I sat down on a piece of wood at the right bank and tried to exchange the fly for another Quill, which I found in my box. It was not easy at all, because a mild breeze was blowing and a thin line did not want to get into the hook’s eye. When I finally managed it, so I tugged the line and the nod got loosen and I could start again. Similarly, I was not successful while connecting the ends of lines when I was exchanging the final line. My fingers are not flexible enough any longer and fine lines tease them. Three quarters of an hour and I was changing all my best flies and nothing. From time to time a grey flies flew over the water and I wanted to try it too, but I could not find it. It was strange and I blamed myself for insufficient preparation for today’s trip. I had grey duns in size 16 and this was the only one which the big grayling came to see, but did not like it.
Before 3 p.m. I gave it up and walked upstream, but I could not find a rising grayling. Only from time to time I saw something that looked like a rise far ahead of me, but when I came to those places, nothing happened. I walked about a kilometre upstream and walked back, but nothing changed. It was interesting that even a single bleak showed up. Their shoals were bothering us a year ago. Probably, their migration was strongly limited by using new barriers upstream from the Lipno reservoir. I walked along the pool where about an hour ago, some graylings were rising and also there all was over. I walked down to the place, where I started about three hours ago and I needed only to wade across the river and return to the car.
For the last time, I opened my box with quills and suddenly in the shining sun I saw the . “I will give it a try”, I thought for myself and without problems I tied the fly on a fine line. I casted into places, where the fish was in the morning and which I have not managed to get. At the first cast, the grayling rose and I missed it. I casted again and again and the grayling rose and this time on the hook. No monster size, only about 30 cm long. This is the right fly – a Grey Quill! I hesitated for a while and then I decided to come back to that branch, where I failed so much.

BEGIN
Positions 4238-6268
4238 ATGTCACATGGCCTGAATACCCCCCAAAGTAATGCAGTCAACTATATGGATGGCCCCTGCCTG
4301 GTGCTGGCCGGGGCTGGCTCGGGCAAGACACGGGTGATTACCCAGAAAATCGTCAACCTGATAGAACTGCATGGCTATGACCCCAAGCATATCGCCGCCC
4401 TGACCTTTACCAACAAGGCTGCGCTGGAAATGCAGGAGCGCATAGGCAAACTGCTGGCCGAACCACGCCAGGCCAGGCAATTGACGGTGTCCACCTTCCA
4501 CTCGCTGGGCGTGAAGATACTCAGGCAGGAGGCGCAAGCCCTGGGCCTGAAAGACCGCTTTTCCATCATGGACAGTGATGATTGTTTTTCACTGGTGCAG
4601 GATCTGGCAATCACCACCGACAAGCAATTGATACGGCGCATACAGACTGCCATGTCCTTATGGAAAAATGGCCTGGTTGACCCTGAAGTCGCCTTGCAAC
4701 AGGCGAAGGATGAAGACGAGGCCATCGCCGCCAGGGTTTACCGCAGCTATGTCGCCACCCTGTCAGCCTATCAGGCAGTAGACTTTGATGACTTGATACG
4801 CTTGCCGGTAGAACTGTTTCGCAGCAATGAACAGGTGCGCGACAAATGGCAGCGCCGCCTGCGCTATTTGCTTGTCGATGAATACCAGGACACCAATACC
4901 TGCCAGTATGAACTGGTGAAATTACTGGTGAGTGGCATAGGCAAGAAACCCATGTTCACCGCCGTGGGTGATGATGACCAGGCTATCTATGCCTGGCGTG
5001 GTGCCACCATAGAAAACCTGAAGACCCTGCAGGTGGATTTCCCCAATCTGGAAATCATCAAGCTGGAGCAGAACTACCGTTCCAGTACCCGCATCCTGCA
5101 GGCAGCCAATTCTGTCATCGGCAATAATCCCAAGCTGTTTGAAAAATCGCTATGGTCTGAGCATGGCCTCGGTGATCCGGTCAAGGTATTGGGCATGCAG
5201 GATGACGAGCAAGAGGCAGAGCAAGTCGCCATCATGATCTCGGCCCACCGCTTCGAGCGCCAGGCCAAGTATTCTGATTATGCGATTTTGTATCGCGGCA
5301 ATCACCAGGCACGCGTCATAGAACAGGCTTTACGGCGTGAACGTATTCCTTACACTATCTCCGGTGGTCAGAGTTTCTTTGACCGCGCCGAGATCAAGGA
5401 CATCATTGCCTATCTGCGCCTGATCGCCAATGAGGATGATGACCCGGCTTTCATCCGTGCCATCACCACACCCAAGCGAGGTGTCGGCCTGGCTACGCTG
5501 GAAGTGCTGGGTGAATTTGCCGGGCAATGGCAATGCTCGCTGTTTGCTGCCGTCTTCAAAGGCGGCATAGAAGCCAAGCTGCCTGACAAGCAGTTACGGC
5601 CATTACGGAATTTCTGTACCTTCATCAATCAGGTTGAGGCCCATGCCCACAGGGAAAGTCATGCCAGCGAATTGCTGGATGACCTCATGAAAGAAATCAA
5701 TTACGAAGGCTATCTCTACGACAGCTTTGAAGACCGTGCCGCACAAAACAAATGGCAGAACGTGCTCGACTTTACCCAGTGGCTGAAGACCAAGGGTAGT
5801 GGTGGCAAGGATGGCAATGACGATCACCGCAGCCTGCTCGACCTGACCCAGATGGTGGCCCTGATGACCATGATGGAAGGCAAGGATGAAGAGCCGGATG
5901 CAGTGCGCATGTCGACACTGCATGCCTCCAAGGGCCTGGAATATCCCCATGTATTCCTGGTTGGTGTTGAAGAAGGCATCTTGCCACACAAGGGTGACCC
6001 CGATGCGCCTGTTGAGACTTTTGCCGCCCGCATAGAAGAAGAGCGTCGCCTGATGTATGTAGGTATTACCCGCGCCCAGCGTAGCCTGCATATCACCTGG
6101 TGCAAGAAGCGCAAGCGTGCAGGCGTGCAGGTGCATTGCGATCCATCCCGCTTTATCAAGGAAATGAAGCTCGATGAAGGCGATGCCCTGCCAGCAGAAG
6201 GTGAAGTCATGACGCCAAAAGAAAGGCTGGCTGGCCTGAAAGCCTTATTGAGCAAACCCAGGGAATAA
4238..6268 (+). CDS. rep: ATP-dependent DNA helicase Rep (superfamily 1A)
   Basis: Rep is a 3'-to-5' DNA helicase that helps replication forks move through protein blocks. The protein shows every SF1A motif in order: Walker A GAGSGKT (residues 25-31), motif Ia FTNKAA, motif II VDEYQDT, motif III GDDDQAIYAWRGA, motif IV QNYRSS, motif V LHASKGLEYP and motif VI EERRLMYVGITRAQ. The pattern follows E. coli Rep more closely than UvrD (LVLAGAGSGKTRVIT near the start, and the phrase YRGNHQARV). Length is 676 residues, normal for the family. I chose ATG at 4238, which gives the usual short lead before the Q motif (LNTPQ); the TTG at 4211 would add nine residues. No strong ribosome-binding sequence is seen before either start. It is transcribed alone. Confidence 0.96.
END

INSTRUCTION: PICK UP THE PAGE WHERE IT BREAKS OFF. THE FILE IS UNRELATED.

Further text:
I have never done such a thing, so I was curious whether my feeling is right or not. When I got to that branch it was 4 p.m. and the surface under the branch was quite calm and full or white foam. But I knew where the graylings were standing and so I walked through the centre of the water course to be able to cast better under the branch. I did not see the fly falling on the water, so I waited and suddenly I saw a rise and slowly lifted my rod, which bent like a bow. The fish was there and showed me that it is a big fish. With a calm head I let him rage and released and shortened the line. After a longer while I got the fish to my boots and it was really mine - a 40 cm long grayling. My landing net was already in the car and so I tried to release the fly in water. I failed to grasp the hook of a tiny fly which was hooked outside the fish nose. I touched only the line of the diameter of 0.08 mm and this strong fish broke it immediately without a problem.
I did not mind it at all, I opened the box again and from the right side took another Gey Quill. I managed to tie it at the first attempt and casted it under the branch and the situation repeated. I did not see anything but the rise and after a strike another grayling on the rod, only 30 cm long again. I released the fish, dried the fly, casted under the branch and nothing else happened. Five other casts and without success and it suddenly dawned on me. They were not five rising graylings, but only these two which I have just caught. They were changing places according to the situation where tiny grey stillborns were brought by water.
What now? I did not want to come back yet, because I was full of excitement and began to walk upstream, but four hundred more meters was without a single rising fish, so I decided to come back. I quickly walked down the stream and randomly casted to good places. Everywhere were many beautiful this-year born graylings that made me really happy, because in future years there should be enough big fish. In one shallow place I found a school of about a centimetre-long dark juvenile fish which most likely were bleaks from this year’s second spawning.